As far as 5G mobile chipsets are concerned, Qualcomm’s Snapdragon 865 may be the best known, but there’s one problem: it’s as expensive as it’s potent. The company’s latest Snapdragon 690 chipset is a little different — it’s going through much more moderately priced phones instead of running new expensive flagships.
Smartphones that use the high-performance Snapdragon 865, such as the OnePlus 8 and Galaxy S20 series, typically cost around $700 and up. The next step down from there, the 5G-capable Snapdragon 765, can usually be found in devices costing between $500 and $700.
Meanwhile, phones sold between $300 and $400 usually come with the fairly new, LTE-only Snapdragon 675. Although Qualcomm does not make its phones and cannot confirm the cost of the standard Snapdragon 690 phone, it seems clear that the era of the cheap 5G phone is almost here.
“Driving the extension of 5 G into the Snapdragon 6-series can make 5G available to more than 2 billion mobile users worldwide,” said Qualcomm President Cristiano Amon in a statement.
Like the Snapdragon 765 and 865, the 690 only seems good on sub-6 5G networks and not the mmWave networks that have invested heavily in certain wireless carriers. However, this focus on sub-6 is far from unusual. In April, the Global Mobile Suppliers Association found that only about 30 percent of “all advertised 5G devices” support those high-speed mmWave networks.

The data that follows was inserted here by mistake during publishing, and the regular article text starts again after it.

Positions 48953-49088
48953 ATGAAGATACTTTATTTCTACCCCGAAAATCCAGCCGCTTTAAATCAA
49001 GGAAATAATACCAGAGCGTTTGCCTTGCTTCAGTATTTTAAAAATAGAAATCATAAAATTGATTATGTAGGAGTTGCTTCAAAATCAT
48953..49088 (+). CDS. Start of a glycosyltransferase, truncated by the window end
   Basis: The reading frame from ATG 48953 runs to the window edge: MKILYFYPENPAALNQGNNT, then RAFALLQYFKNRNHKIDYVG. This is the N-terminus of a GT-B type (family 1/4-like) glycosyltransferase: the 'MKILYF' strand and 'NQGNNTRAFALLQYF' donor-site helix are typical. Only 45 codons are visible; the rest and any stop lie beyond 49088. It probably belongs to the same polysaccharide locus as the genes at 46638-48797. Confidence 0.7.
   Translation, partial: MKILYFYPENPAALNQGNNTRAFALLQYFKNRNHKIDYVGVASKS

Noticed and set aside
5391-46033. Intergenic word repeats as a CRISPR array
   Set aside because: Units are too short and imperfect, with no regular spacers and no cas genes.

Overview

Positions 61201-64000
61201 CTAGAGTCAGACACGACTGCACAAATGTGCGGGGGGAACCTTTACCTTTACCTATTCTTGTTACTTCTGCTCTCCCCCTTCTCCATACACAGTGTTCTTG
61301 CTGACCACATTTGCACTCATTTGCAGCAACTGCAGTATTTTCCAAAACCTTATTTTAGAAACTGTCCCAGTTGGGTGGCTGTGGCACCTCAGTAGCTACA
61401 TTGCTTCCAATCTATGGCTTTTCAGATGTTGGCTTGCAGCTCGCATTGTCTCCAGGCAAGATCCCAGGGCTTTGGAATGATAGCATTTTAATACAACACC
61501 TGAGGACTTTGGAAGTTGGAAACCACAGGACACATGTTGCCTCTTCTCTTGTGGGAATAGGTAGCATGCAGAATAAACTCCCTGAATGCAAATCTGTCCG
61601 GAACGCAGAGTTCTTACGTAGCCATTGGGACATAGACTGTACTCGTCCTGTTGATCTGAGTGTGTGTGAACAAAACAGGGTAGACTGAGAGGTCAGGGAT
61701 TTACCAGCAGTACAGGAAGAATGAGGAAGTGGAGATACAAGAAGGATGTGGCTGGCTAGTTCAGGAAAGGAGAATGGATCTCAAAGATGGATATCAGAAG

Nevertheless, Snapdragon 690 phones offer other advantages: they can shoot 4K HDR video on the budget, and still capture images at resolutions of up to 192 megapixels.
Kryo 560 CPU octa-core chipset should be around 20 percent faster than its predecessor and the Adreno 619L GPU onboard will handily equip the one used in the Snapdragon 675.
There is no news on what the first Snapdragon 690 phone that would commercially be available will have, but at least we have a sense of who can produce these phones. HMD Global — Nokia brand stewards — stated that they are using the latest chipset on a mid-range 5G unit, including LG, Motorola, TCL, Clear, and low-profile Wingtech.
But don’t expect to wait much longer: Qualcomm says the first of these devices will crack cover in the second half of 2020. Hope you are ready to gear up for the new decade with 5G to discover new things and make a difference.